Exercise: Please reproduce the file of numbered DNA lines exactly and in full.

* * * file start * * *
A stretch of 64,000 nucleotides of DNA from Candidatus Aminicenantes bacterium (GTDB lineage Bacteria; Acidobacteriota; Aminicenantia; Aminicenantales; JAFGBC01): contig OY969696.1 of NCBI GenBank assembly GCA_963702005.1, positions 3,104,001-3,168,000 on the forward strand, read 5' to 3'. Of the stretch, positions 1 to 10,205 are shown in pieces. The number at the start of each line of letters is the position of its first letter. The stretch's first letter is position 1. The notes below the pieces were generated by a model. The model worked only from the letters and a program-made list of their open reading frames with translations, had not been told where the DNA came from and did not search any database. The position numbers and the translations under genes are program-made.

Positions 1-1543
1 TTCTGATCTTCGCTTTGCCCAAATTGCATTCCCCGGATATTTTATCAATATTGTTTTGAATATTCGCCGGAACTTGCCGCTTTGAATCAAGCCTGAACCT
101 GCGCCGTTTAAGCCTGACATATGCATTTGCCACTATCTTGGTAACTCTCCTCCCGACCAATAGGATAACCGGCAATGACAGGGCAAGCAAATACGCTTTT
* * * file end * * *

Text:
A stretch of 64,000 nucleotides of DNA from Candidatus Aminicenantes bacterium (GTDB lineage Bacteria; Acidobacteriota; Aminicenantia; Aminicenantales; JAFGBC01): contig OY969696.1 of NCBI GenBank assembly GCA_963702005.1, positions 3,104,001-3,168,000 on the forward strand, read 5' to 3'. Of the stretch, positions 1 to 10,205 are shown in pieces. The number at the start of each line of letters is the position of its first letter. The stretch's first letter is position 1. The notes below the pieces were generated by a model. The model worked only from the letters and a program-made list of their open reading frames with translations, had not been told where the DNA came from and did not search any database. The position numbers and the translations under genes are program-made.

Positions 1-1543
1 TTCTGATCTTCGCTTTGCCCAAATTGCATTCCCCGGATATTTTATCAATATTGTTTTGAATATTCGCCGGAACTTGCCGCTTTGAATCAAGCCTGAACCT
101 GCGCCGTTTAAGCCTGACATATGCATTTGCCACTATCTTGGTAACTCTCCTCCCGACCAATAGGATAACCGGCAATGACAGGGCAAGCAAATACGCTTTT